One day in high school AP Biology, at the height of my atheism, our teacher allowed a creationist couple to come in and speak to the class. (Based on his interaction with them, I'm quite sure my teacher thought their creationism was as ridiculous as I did, but in the spirit of open intellectual exploration, etc., he wanted to let them have their chance to speak.) Their slides were mostly colorful drawings, and I considered their presentation to be pretty lame and unconvincing. As a young evangelical atheist, after class I stayed to try to see if I might be able to provoke a little bit of sense into them. One thing that they had naturally talked about in their presentation was a great flood in ancient times. Since I was also taking a Mythology class at the time, I was eager to point out to them that numerous cultures around the world have flood stories, but instead of Noah and YWHW/Elohim, they have other guys building boats at the instruction of other gods, etc. In my mind this demonstrated that the Bible stories were just as silly and ridiculous as any other ancient myths. But the creationist guy caught me off guard when he said, "So... which is more likely, that an actual flood occurred and various cultures derived modified accounts of it, or that without any common basis in historical fact several of these cultures nevertheless came up with rather similar sounding stories?"

Dang. Even though I knew I could gripe over some of the details, and come up with some ad hoc arguments to fight back, I had to admit that at a deep level he might just possibly be on to something worth considering there. And not just on to something about the flood itself. Although I felt unease about where it might lead, in my drive to explore truth at any cost, I started expanding upon the potential for where else this line of reasoning might lead, even beyond the creationist guy's statement about a flood. Indeed, what if the ubiquity of religion and myth in human cultures, although a lot of it seems ridiculous at face value as it stands, is actually pointing to some unseen realities beyond the awkward stories?

Switching to a parallel track for a moment, as someone who believes in absolute truth, nevertheless one of my favorite religion analogies is the one I hear most often from my relativistic-oriented friends: the blind men and the elephant. I'll assume you are familiar with it (and if not, a Google search can quickly resolve that). For my relativistic friends, the fact that all these different blind men are getting a different "picture" of the elephant is illustrative of how all religions have just some aspect or perspective on the truth. Fine, I say. But don't miss the fact that there IS an elephant! What allows these different perspectives to arise is that there is a real, absolute elephant that the different men are feeling a different part of. (So what would happen if a sighted man comes along?)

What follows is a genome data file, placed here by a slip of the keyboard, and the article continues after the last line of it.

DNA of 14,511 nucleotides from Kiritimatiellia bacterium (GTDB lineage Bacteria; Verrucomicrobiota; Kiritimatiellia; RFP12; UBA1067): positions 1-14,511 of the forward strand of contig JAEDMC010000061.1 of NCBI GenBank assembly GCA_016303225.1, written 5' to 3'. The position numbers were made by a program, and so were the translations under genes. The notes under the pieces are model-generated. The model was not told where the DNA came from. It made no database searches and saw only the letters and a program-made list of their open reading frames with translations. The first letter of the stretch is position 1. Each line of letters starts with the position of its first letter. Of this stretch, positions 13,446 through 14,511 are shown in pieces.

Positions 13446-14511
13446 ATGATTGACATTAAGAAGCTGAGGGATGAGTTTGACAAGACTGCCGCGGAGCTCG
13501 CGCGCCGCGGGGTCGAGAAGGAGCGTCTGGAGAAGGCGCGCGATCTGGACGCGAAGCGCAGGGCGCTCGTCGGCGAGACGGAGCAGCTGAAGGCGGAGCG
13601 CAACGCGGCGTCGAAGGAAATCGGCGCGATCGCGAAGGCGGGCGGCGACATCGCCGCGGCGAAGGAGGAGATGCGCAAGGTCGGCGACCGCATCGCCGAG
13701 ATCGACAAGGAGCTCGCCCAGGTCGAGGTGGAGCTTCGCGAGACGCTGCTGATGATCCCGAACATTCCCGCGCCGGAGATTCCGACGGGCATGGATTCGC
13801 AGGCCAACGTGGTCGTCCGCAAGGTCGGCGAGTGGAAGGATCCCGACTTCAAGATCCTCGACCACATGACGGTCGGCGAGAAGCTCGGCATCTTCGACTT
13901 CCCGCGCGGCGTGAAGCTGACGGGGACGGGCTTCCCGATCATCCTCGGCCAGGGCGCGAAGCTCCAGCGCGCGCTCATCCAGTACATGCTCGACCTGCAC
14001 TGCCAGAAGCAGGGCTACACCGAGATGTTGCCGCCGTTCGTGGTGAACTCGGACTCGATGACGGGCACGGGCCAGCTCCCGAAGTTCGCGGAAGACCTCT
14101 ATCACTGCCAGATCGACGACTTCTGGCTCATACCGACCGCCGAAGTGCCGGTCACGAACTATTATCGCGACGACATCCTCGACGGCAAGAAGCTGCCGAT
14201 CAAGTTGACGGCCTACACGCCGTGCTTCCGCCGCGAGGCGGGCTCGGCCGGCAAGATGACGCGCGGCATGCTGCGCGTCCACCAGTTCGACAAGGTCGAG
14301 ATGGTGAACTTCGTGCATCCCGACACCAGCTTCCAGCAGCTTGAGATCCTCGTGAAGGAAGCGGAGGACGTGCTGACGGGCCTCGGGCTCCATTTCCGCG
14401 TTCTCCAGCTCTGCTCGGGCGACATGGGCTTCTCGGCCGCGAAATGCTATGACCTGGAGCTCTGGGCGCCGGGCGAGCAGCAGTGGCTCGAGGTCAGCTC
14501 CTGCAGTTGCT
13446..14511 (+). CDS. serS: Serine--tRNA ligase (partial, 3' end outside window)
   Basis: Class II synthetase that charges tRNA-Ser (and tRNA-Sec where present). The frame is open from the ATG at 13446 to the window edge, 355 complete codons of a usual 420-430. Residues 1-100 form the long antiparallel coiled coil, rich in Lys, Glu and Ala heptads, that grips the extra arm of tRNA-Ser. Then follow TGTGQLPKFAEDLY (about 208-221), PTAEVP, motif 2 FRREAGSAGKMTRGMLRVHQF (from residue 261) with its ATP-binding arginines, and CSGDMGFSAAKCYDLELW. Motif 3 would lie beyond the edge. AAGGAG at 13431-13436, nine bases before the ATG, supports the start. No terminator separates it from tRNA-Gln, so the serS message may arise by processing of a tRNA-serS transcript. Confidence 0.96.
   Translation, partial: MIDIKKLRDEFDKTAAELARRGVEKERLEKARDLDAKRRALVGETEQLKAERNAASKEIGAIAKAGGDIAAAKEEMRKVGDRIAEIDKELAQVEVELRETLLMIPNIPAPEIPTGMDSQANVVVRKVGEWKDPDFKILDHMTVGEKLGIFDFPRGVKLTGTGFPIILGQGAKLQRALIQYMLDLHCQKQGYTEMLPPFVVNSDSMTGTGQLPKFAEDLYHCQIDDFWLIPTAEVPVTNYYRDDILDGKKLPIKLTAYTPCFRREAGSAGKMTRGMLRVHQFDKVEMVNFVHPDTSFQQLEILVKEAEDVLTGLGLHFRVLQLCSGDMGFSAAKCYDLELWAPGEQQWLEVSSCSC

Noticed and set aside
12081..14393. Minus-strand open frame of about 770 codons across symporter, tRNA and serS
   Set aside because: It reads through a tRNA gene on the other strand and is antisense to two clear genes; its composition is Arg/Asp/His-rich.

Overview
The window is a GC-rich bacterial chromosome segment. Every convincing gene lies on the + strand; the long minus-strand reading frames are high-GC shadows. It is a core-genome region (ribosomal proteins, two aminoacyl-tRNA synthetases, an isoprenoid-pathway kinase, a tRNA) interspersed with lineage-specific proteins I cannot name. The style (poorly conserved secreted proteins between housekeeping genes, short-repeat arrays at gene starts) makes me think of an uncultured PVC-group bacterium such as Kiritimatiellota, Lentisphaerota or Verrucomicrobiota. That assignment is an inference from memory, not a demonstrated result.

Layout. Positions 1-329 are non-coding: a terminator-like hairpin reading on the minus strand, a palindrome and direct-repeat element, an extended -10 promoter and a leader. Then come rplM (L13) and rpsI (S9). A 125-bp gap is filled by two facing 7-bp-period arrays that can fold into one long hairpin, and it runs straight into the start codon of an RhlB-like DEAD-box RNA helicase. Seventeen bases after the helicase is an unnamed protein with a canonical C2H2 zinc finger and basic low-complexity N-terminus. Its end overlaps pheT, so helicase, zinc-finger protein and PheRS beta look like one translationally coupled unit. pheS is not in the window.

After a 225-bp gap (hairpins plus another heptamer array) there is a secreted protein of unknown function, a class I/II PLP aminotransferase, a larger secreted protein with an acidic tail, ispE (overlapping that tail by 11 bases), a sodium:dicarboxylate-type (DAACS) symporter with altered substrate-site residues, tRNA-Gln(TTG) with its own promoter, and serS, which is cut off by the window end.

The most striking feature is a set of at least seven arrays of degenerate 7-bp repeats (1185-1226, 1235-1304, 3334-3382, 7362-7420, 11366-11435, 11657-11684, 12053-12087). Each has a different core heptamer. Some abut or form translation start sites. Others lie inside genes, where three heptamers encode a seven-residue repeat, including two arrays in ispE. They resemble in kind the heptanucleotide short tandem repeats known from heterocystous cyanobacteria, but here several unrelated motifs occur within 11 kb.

So, back to KK's Q3. Is it more likely that the belief in Utnapishtim was due to Agenticity or is it more likely that Utnapishtim is The One, True God? Well, if I wasn't being artificially forced to choose one of KK's precanned options, I would prefer another explanation altogether. I think it is most likely that the Epic of Gilgamesh derived from a genuine event which occurred in history involving a man, God, a boat, a flood, etc., etc. Just like any story gets messed up as it gets told by more people over time, so this ancient flood story took on more and more incorrect, and even ridiculous, elements as it evolved over time among different societies.

So here's the question which I consider to be more important: Is it more likely that psychological and other factors have led cultures into modified and corrupted accounts of what are nevertheless genuine historical events from the early days of our species and genuine spiritual realities behind those accounts, or that the psychological influences alone have auto-generating these stories apart from any basis in a transcendent spiritual reality whatsoever? Now, if THAT was the question, I would be ready to unhesitatingly declare my confident position that the first option is more likely than the second. The reason that the human psyche goes grasping, ever so desperately sometimes, for stories of greater meaning and divine reality, is because in fact there IS a greater meaning and purpose behind this universe than merely the laws of physics and there IS a divine reality which brings forth the itch that the human psyche is (however awkwardly) trying to scratch. So of the stories end up sounding as ridiculous as blind men describing an elephant, but that is due to the blindness of the men, not to the absence of any elephant.

He has made everything beautiful in its time. He has also set eternity in the hearts of men; yet they cannot fathom what God has done from beginning to end. - Ecclesiastes 3:11